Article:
Motivation outside in, inside out

Research output: Chapter in Book/Conference paperChapterpeer-review


It is time we paid less attention to the ingredients of Well-being and more attention to the process of being well. Rising interest in school based mental health initiatives, positive education and whole school well-being has resulted in a great deal of attention being paid to the perceived 'ingredients' of youth well-being and successful education. These key ingredients include key facets of social and emotional competency such as resiliency, kindness, character strengths, gratitude and mindfulness. Each 'ingredient' has been researched both in terms of its contribution to overall well-being, flourishing and learning outcomes, and as a desired aim of well-being program delivery. Overall, it seems that despite research findings clearly supporting the value of these component parts in contributing to well-being, evidence supporting the effectiveness of intervention programs is far less convincing. In fact, some academics have suggested that the majority of school based well-being programs are ineffective, or even counter-productive. For example, Professor Kathryn Ecclestone, from the University of Sheffield in the UK, has suggested that well-being is not something to be broken down and taught in component parts, but rather something that flows naturally as a byproduct of creating a rich and diverse learning environment (Ecclestone, K. Well-being programmes in schools might be doing children more harm than good. The Conversation, January 23 2015).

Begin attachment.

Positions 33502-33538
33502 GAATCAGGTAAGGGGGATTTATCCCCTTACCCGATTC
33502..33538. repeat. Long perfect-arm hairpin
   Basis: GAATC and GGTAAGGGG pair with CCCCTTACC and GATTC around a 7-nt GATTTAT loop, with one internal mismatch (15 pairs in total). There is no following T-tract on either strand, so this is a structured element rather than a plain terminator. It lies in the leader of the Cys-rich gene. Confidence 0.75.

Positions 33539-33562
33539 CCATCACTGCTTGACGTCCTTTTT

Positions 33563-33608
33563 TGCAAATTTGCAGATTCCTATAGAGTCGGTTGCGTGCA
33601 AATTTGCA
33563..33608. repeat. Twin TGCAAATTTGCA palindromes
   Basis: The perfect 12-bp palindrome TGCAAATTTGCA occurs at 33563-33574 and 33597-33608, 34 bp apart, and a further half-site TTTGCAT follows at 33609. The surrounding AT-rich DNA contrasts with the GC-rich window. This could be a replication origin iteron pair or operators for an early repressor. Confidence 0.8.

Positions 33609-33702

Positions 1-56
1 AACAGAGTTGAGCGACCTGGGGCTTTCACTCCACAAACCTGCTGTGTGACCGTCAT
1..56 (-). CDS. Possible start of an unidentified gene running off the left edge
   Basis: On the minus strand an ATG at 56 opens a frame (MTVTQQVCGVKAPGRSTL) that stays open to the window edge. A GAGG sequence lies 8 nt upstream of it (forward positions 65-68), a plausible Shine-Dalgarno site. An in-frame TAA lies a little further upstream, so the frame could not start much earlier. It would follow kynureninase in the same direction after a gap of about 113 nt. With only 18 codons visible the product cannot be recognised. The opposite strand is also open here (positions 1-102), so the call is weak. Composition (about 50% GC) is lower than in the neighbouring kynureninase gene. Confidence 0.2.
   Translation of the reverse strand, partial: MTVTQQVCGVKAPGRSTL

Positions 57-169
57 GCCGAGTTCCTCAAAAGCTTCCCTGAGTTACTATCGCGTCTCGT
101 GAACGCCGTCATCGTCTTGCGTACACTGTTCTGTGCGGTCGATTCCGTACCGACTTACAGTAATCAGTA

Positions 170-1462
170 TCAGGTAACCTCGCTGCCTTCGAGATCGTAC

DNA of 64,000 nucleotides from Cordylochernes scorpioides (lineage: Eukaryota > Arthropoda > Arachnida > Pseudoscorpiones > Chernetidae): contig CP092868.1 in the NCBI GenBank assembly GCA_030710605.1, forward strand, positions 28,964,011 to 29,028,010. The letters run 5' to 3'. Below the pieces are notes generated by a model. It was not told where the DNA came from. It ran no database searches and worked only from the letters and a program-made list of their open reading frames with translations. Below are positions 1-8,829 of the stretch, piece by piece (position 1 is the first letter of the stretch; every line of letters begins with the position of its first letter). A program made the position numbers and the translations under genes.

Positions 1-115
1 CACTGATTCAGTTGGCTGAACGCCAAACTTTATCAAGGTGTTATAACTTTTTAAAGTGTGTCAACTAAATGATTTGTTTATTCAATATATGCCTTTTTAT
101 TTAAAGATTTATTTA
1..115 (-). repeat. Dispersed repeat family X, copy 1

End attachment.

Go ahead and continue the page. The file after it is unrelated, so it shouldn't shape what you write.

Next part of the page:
Original languageEnglish
Title of host publicationFuture Directions in Well-Being
Subtitle of host publicationEducation, Organizations and Policy
EditorsMathew A. White, Gavin R. Slemp, A. Simon Murray
Number of pages9
ISBN (Electronic)9783319568898
ISBN (Print)9783319568881
Publication statusPublished - 16 Jun 2017


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